If you’ve recently switched from a top-loading washing machine to a front-loading washing machine, here’s a new habit you might need to pick up: leaving the door ajar.
Top-loading washer lids don’t seal, so whatever small amount of liquid is still inside the drum chamber just evaporates between loads.
The humidity inside the chamber typically never gets high enough to create problems with mold and mildew. You can’t go wrong leaving the lid up, just to play it safe, but it’s not really a big deal.
This is why so many people who switch from a top-loading washer to a front-loading drum washer are caught off guard by the gross smells and mildew. They simply never had to deal with it before they purchased a front-loading machine.
You don’t have to leave the lid open on a top-loading machine because they don’t seal, but front-loading washers, however, do seal—a tight seal is a rather important design feature if you want the water in the horizontal drum and not all over the laundry room floor.
The downside of that design is if you close the door when you’re done with the load, you’re sealing in the moisture. That sealed-up environment is a perfect environment for mold and mildew to flourish (which isn’t so great for your health, and you’ll definitely end up with gnarly smelling clothing and towels).
In light of that, you won’t be surprised to know many people have had issues with mold and mildew in their washing machines. It’s such an issue, in fact, that over the last few years multiple class-action lawsuits have been lodged against a variety of appliance makers hinging on the argument that their machines are defective and prone to molding.
We’ll stay out of the debate over the engineering merits of various washing machine models. This simple fix works regardless of what kind of front-loading washing machine you have: Leave the door open.
That’s it. Although I’ve always left my front-loading machine wide open between uses (because my laundry room has adequate space to do so, and I have no reason not to), you really need to leave it cracked only a few inches to ensure the humid air can evacuate the machine.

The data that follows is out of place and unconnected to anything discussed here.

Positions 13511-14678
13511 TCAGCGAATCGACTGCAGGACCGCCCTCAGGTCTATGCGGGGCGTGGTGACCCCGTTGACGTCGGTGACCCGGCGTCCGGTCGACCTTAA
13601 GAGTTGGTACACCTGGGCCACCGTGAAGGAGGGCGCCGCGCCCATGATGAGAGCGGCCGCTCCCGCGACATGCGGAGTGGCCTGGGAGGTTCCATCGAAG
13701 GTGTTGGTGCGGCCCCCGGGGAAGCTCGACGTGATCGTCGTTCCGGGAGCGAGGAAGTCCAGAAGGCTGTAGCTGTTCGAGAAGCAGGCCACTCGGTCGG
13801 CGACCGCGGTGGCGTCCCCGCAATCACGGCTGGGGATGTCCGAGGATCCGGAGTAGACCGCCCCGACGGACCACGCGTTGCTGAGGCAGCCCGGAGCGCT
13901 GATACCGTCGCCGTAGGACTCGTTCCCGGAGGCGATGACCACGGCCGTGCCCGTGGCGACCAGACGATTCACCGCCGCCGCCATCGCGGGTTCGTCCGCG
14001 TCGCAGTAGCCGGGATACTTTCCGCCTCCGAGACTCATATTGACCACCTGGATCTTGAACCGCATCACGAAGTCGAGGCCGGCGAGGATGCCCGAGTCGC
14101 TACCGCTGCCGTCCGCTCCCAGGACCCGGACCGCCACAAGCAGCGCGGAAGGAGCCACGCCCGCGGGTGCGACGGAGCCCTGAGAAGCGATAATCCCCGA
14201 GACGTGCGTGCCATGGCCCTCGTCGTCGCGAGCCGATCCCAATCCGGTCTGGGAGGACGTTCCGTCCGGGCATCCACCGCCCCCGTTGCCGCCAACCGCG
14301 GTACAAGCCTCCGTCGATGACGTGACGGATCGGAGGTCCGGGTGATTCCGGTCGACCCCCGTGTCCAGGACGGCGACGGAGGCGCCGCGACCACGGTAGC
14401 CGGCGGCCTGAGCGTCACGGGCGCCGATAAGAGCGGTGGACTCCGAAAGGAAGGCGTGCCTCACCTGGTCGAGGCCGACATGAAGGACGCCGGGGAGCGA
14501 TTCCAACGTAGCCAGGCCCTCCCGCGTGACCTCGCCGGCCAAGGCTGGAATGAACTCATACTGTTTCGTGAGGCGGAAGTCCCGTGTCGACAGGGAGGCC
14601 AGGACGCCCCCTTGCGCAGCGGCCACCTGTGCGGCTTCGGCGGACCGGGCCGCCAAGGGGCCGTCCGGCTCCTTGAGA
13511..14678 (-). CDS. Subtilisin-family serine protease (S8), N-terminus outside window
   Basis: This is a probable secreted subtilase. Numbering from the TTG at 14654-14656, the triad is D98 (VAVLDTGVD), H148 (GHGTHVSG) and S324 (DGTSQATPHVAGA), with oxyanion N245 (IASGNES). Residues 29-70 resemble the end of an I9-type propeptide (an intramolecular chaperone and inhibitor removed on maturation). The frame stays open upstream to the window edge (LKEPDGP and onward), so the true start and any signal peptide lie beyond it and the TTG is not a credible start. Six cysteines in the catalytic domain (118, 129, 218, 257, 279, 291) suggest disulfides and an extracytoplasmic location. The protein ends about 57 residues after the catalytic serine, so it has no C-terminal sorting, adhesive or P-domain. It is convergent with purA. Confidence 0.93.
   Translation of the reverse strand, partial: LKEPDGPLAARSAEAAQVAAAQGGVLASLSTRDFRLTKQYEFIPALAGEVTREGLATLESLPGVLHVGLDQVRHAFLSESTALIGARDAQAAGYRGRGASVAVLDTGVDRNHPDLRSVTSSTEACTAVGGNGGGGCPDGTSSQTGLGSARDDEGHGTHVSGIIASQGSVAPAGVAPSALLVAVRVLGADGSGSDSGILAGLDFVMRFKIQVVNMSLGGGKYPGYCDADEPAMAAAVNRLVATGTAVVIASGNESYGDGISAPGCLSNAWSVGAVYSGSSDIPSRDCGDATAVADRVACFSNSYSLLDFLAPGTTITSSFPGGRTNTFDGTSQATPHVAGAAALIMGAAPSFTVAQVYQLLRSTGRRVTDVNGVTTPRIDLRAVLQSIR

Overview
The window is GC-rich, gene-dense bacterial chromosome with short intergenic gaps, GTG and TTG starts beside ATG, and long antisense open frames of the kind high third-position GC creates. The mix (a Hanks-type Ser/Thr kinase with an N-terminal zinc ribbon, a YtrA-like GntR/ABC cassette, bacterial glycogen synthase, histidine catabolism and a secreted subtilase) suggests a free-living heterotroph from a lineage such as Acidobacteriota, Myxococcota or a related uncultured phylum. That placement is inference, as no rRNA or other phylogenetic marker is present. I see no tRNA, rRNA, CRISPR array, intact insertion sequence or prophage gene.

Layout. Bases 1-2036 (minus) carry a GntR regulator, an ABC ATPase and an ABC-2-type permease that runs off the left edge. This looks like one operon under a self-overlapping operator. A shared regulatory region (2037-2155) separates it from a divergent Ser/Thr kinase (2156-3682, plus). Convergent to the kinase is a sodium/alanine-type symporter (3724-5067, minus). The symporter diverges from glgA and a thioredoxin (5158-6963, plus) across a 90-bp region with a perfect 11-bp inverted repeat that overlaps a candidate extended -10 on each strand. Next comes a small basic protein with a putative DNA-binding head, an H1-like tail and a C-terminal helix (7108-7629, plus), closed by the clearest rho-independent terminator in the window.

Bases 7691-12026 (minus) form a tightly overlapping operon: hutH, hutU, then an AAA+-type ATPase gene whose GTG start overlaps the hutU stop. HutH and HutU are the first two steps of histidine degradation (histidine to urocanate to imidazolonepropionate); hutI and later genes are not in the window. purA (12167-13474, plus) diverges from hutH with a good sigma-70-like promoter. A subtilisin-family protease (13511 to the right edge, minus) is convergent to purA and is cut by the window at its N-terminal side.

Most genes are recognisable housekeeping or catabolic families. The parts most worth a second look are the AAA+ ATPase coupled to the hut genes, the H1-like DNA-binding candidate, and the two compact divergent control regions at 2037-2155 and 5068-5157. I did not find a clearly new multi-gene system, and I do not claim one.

Speaking of humidity, if your laundry room is in the basement and your basement is very humid, leaving the door open is only half a solution. The other half is drying out your basement with a good dehumidifier. That will solve both your smelly laundry problem and your smell basement problem at once!
Knowing why your washing machine smells is one thing and understanding the door needs to stay cracked to prevent it in the future is another thing, but you might be sitting there thinking it’ll be a hassle to keep the washing machine door open or wondering what to do about the seriously gnarly mildew smells in the machine. Those smells may well be what led you to this article in the first place.
How to Keep Your Washing Machine Door Open
If your machine is in a closet or communal area of your house and you want to keep it cracked without the door wide open and in the way, handy products like the popular Laundry Lasso or this simple snap-on-brace can help to keep the door ajar when you’re aren’t using the washer.
This simple product keeps your washer door from closing.
Whether you just leave the door open or you use a little helper tool, the critical part is letting the air circulate to remove the warm damp conditions mildew thrives in.
Although the door is the most important part you can also pull the detergent drawer open slightly too. That adds a second pathway for moisture to leave and helps any residual water in the drawer system evaporate too.
How to Get the Mildew Smells Out of Your High-Efficiency Washer
There’s a good chance the manufacturer of your high-efficiency washer has specific instructions for defunking the washer and getting mildew, soap scum, and other undesirable smelly things out. Some machines even have a specific cleaning cycle you use for cleaning the washer itself and not clothing inside the washer.
While the instructions are often to use some amount of bleach in the machine (typically around half a cup) and run the cleansing cycle, many manufacturers outright recommend Affresh tablets in their documentation.
Either way, Affresh tablets are nothing short of miraculous when it comes to deep cleaning your washer and loosening up all the accumulated crud (mildew, soap scum, and all). You can use them on both high-efficiency washers and older top-loaders too. Just pop the tablet in the drum, run the cleaning cycle (or use the heavy-duty/hot water options), and all the gunk will get sent down the drain.
We’re usually pretty big about recommending cleaning routines that use just the basics like bleach, vinegar, and so on, but Affresh tablets are borderline magic in how well they work. (And with over 130k reviews and a 4.5-star rating on Amazon, it looks like just about everyone else agrees.)
Learning a new routine and adding in some cleaning tablets to the mix might seem like a little bit of a hassle. But in the end, you’ll have a dry drum and no more mildew coating the door seals or hoses—which means no more funky smelling towels or work clothes that smell like you left them in a gym bag.